Using your intentions as a compass for life

February 6, 2018 | By More

In this insightful and very practical blog, Lead Clinical Psychologist, Dr. Róisín Joyce walks us through a really useful exercise that can help us move towards the life that we want.

Do you every struggle with staying on track with your goals and intentions?

Staying on track with goals and intentions can be tough.  Oftentimes this is because there are so many conflicting values on the go and it can be hard to know which one to follow. So for example, on the one hand you want to have a healthy body and mind and that might lead you to consider drinking less alcohol, but on the other, you want to have fun with your friends and let your hair down, and that will lead you to having more. 


I have always struggled with saying yes to too many things.  At the time of being asked I feel really enthusiastic and excited about the opportunity and I don’t want to miss out but later when I look in my diary, I can feel overwhelmed and anxious about where I am going to fit it all in. in the past, this has led to a cycle of building up my diary to the point of panic and then emptying it to the point of complete boredom!


So how to manage this tricky situation where there are conflicting values?


An exercise I use regularly in therapy and also in my own life is to consider myself in five years’ time.  Not in an abstract thinking way, but in a real, emotionally connected way.  Choose a time to do this when you won’t be disturbed and you can give yourself the opportunity to really connect with yourself and the exercise.


The exercise:


Sit in a comfortable position.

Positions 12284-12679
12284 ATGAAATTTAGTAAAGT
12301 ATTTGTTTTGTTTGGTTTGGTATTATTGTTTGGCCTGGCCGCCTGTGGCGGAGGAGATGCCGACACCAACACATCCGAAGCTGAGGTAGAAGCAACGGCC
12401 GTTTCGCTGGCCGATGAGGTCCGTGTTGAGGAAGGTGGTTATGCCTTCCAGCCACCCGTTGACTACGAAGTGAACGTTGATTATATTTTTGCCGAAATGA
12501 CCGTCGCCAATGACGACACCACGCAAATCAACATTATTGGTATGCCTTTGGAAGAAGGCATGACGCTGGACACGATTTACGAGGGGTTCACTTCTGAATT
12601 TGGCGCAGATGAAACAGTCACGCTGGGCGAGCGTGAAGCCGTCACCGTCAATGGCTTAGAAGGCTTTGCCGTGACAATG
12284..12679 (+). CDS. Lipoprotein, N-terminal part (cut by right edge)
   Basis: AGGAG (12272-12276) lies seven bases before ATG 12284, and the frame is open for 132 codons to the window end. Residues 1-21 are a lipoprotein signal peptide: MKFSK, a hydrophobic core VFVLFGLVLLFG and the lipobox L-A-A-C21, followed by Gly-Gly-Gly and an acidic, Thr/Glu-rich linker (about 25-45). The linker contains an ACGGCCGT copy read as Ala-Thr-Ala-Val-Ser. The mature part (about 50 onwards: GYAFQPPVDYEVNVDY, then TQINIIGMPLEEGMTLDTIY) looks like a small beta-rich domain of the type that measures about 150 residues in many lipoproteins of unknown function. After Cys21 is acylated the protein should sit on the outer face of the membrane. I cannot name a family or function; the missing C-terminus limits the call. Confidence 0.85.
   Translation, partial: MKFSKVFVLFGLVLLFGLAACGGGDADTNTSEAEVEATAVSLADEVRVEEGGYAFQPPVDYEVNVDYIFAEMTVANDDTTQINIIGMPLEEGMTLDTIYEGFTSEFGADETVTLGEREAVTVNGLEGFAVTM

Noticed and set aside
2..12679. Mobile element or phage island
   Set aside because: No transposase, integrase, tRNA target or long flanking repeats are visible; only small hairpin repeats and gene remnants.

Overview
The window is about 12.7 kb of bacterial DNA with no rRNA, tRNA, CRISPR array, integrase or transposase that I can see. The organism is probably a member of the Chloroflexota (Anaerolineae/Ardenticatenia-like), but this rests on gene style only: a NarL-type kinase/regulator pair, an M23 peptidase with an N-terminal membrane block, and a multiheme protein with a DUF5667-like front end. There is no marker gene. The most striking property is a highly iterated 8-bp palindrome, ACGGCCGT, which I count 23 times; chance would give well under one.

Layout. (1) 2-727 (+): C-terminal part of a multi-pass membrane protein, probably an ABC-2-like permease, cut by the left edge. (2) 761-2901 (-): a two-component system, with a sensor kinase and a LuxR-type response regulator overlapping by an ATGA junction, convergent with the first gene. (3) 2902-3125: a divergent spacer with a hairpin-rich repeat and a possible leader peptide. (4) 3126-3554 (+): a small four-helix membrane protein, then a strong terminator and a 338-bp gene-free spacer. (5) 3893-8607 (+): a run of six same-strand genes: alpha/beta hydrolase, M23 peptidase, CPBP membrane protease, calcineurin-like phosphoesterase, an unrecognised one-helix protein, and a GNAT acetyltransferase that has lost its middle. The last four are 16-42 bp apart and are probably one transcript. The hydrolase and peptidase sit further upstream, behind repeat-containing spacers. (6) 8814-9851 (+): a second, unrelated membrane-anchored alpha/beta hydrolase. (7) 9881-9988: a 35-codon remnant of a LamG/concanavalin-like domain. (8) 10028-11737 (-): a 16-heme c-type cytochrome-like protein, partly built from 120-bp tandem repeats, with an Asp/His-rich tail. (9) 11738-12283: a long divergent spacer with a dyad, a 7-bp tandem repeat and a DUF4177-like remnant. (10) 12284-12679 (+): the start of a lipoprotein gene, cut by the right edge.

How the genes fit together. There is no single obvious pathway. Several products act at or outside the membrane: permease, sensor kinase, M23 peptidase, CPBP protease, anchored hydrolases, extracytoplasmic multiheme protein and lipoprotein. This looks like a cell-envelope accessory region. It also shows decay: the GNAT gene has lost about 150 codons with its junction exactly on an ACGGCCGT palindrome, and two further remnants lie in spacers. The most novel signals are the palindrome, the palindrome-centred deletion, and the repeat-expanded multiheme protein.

Bring your awareness to your breath.


See if you can deepen your inhales and exhales and allow your breath to get into a slow steady pattern.


Breathe like this for 2 minutes or so.


Then imagine yourself walking through a park.


In the distance you can see yourself as you would be in five years


Consider the following:

  • How do you want this version of you to look? What is their facial expression like?
  • How do you want this version of you to feel?
  • Where do you want this version of you to be going?
  • How do you want a typical day to look for this version of you?
  • Who are the people you want in this version’s life?
  • What type of relationship do you want this version of you to have with others? And with themselves?
  • How do you want this version to respond when things are tough for other people? And for you?

Now imagine that this version of you walks over to you.  What if anything would this version of you say?  Would this version have any suggestions regarding the way forward?


Once you have finished the exercise, write down what you saw, noticed and heard in the image.


Read this regularly over the next few days.  In the coming days, get into the habit of checking whether your current behavior is in keeping with your intentions for yourself in five years. Use your guide like a compass. If not, that’s fine, you can ask yourself if it’s helpful to continue or not.  If you reflect on behavior that is not in keeping with this version, you can notice this and recommit again to move towards these ideals. 


If you are not happy with the direction you are going in, you can always redo the exercise and change course.  Changing your mind is fine, it’s about doing this with whole-hearted awareness.


By doing this, I have identified the key areas I want to develop in my personal and professional life and now when I am asked to do something, I quickly check through my list and see if it’s a current priority.  It doesn’t mean I have to say no to whatever has come up if it’s not on the list, but it does mean that I can think about it carefully and make an informed decision to put effort in something that is not in keeping with the version of me I want to be in five years.  That certainly helps me and I hope you find it useful too!

Best wishes,


Dr Róisín Joyce is Lead Clinical Psychologist at Evidence-Based Therapy Centre. If you would like to book an appointment with Róisín or any of the psychology team then you can call the clinic on 091 727777 or get in touch via the contact page.

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